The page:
In games such as those played at the Merdeka team chess championship where the time control was 90 minutes per player for each game, it becomes obvious that Rapidplay rules are not applicable and the arbiter, if he is observing a game, is empowered to stop the game whenever he notices a flag fall.
Perhaps I should also add here that in the absence of an arbiter, if both flags have fallen and it is impossible to establish which flag fell first, the game is drawn (Article 10.4).
As a postscript to this incident, when I returned home from the Merdeka championship, I went to The Chess Cafe homepage on the Internet (http://www.chesscafe.com) to check whether Geurt Gijssen, a well-respected senior international arbiter and the chairman of the World Chess Federation's Rules Commission, had anything to say about similar incidents.
In one of his articles, Gijssen said that someone once asked him this:
"In a local tournament, players A and B were playing a chess game with one hour per player for the whole game. At the time control, player B (with black) lost on time. At that particular moment, player A had only three seconds on his clock. When player A noticed that player B had lost on time, he claimed the game but he was unable to stop the clocks at the time of the claim. (They were playing with a FIDE electronic chess clock).
"Player A didn't know how to stop the clocks. So, time ran off and player A overstepped the time limit as well. At that moment, both clocks showed 00:00. Player B then claimed a draw. The arbiter accepted the claim and gave to both players half a point. The arbiter said that he had no choice, as FIDE rules did not allow the arbiter to announce that a player had lost on time in rapid chess.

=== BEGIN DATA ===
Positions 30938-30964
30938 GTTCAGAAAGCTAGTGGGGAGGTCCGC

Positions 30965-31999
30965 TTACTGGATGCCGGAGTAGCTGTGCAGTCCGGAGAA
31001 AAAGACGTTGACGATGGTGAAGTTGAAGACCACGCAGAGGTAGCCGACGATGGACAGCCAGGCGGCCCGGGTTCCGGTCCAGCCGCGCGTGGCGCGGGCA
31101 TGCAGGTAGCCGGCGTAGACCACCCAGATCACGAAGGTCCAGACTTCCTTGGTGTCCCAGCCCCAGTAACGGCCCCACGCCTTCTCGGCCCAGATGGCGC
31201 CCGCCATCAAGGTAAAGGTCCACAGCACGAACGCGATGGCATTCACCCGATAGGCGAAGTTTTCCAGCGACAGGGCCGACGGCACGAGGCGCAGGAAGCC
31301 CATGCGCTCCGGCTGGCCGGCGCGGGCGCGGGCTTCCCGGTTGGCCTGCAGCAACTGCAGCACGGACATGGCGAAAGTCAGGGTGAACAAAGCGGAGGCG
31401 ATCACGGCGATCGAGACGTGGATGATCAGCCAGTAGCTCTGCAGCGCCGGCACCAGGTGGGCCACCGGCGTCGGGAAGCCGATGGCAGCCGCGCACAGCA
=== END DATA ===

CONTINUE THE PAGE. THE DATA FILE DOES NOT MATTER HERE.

"Was this decision correct? The arbiter and other people saw that player A had claimed the game with three seconds on his clock."
Gijssen's answer was that according to article B6 of the rapid play rules, the arbiter should refrain from signalling a flag fall.
Article B8 says, if both flags have fallen, the game is drawn. In the situation described, both the flags had fallen and it meant the game was drawn.
He understood that in the enquirer's opinion, this is not a reasonable decision. He said that when playing with a digital clock, it was absolutely clear which flag had fallen first.
"So, I can imagine that people will say: Why not give the point to the player whose flag fell later? If all games are played with digital clocks, I will completely agree. But as long as this is not the case, it is impossible to make different rules for mechanical and digital clocks."
Gijssen ended by noting that in normal games, the rule was different. If it was completely clear that the flag of one player fell before the flag of his opponent without having completed the required number of moves, he would lose the game.
Sympo '98 Challenge
HERE is a reminder to readers that Mas Hafizulhelmi will be at Sympo '98's "The Challenge" pavilion tomorrow and on Sunday to give two simultaneous chess displays. It will be Mok Tze Meng's turn on Sept 19 while Jimmy Liew is scheduled to appear on Sept 20.
These three players have each agreed to play against 50 opponents at the same time. On these four days, the simultaneous chess displays will begin at 2pm and the whole playing session is expected to last about five hours.
Visitors to Sympo '98 on these days will be eligible to play against Mas, Mok or Liew, subject to the availability of places. No fee will be charged for their participation, except for the entrance fee to Sympo '98 itself which is RM10 for adults and RM5 for children.
Anyone winning against the MCF players will receive a prize from the organisers.